User:Anand Gupta/Notebook/Microbial Fuel Cell/2009/04/30
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Prototype 1: MFC from PEMFC
Currently available Proton Exchange Membrane-based hydrogen fuel cells(PEMFCs) have a large number of similarities to two-chamber MFC designs proposed for this project. In developing an efficient and cost-effective MFC, we piloted the use of such a conventional fuel cell's components and design, slightly altered, in the hopes that it could not only confirm the correct function of our microbe setup culture (viability and metabolic yield), but also potentially allow us to exploit its design optimizations.
In essence, the PEMFC used in this prototype consists of Pt-based Anode and Cathode, separated by a hydrated Nafion proton-exchange membrane. In hydrogen operation, H2(g) is fed into the Anode chamber, and O2(g)[possibly from air] is fed into the cathode.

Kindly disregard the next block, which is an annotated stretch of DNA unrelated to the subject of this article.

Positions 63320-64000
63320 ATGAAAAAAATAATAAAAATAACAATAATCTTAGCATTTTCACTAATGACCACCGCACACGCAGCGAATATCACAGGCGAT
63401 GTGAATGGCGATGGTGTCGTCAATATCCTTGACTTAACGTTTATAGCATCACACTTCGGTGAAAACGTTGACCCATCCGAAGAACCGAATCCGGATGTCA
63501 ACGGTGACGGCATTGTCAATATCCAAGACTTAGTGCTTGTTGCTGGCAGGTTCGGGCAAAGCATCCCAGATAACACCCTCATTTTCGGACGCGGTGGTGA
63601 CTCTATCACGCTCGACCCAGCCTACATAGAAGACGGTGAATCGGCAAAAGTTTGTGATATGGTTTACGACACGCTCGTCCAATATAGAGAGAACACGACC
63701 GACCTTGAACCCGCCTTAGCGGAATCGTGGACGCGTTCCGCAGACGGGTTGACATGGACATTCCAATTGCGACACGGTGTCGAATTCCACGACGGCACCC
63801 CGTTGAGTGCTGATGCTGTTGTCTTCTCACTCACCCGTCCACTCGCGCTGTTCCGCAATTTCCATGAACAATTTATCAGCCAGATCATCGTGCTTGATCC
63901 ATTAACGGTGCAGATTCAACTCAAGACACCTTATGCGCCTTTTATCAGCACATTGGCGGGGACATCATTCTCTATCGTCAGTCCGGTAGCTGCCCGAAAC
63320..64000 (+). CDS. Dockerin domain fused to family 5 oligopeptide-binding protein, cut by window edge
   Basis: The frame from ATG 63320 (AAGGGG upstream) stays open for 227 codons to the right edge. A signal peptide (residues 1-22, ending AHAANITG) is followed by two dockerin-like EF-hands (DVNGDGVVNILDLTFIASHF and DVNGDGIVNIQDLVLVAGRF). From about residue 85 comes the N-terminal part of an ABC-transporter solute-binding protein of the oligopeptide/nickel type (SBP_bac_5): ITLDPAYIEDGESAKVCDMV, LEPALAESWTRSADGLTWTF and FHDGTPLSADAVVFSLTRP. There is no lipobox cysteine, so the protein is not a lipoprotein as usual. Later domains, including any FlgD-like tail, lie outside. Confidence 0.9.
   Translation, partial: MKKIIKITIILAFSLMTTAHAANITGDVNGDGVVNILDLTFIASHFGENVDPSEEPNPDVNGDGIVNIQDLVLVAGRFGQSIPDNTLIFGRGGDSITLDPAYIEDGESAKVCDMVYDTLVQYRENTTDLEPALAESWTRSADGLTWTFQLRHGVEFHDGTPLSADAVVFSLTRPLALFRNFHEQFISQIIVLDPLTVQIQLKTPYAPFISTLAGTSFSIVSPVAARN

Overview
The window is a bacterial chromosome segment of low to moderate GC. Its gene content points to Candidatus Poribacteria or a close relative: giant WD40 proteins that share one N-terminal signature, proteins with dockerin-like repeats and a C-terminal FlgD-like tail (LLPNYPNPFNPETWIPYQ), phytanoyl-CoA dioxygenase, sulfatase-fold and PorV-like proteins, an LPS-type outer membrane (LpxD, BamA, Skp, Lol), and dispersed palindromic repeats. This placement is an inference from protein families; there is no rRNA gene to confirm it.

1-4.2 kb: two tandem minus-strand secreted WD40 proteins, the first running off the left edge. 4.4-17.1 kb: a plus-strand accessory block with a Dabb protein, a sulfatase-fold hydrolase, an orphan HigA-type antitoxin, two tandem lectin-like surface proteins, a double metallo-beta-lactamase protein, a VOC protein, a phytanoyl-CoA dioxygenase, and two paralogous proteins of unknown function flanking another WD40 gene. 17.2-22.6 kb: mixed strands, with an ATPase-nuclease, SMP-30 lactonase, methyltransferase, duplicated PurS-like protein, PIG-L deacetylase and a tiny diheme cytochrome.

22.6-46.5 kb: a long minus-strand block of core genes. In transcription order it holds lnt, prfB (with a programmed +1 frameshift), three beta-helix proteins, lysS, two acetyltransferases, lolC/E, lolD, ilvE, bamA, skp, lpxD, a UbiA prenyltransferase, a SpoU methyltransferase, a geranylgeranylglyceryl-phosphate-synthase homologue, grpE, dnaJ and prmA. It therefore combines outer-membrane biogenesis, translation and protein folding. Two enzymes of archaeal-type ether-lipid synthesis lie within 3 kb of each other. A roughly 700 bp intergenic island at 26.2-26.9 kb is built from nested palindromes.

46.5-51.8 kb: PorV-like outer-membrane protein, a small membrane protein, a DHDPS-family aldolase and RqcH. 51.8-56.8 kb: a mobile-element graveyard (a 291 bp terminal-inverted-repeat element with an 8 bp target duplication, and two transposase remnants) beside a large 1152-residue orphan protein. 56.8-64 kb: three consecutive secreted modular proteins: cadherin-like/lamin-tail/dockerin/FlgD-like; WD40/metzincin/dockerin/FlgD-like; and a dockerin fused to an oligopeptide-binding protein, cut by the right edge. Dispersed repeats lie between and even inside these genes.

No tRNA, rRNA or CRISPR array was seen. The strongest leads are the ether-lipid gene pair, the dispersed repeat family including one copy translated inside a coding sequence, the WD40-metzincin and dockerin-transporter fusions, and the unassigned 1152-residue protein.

In this prototype, the PEMFC[modified], is supplied bacteria in liquid medium at the anode instead of H2. This bacteria performs the metabolic reactions that produce electrons and protons through the oxidation of glucose and use of an electron transport chain (see proposal). Electrons are transferred to the unreactive Pt-anode, whereas H+ is allowed to move through the PEM to the cathode where Pt catalyzes the reduction of O2 to H2O.
Protocol 3 Materials
Fuel Cell Preparation
1) Load dH2O into syringe, eliminating air bubbles
2) Attach tubing to all input and output ports. Leave cathode ports open or attached to O2 supply
3) Attach syringe to anode input port
4) Gently pump ~5ml dH2O through anode input port, allowing FC to hydrate and water to exit through chamber output for anode.
5) Plug Anode output port. PEMFC is now clean and ready for use.
Fuel Cell Operation
1) Load syringe with bacteria in medium, eliminating ALL air bubbles. Note that air bubbles severely compromise bacterial metabolic processes in the MFC
2) Unplug Anode output port.
3) Gently pump 1-2ml of bacteria and medium through anode input port, filling anode chamber and water to exit through output for anode.
4) Plug anode output and record voltage across electrodes. Voltage may take time to reach maximum.
5) From time to time, unplug anode output and pump additional bacteria + medium into anode input, collecting medium leaking from anode output.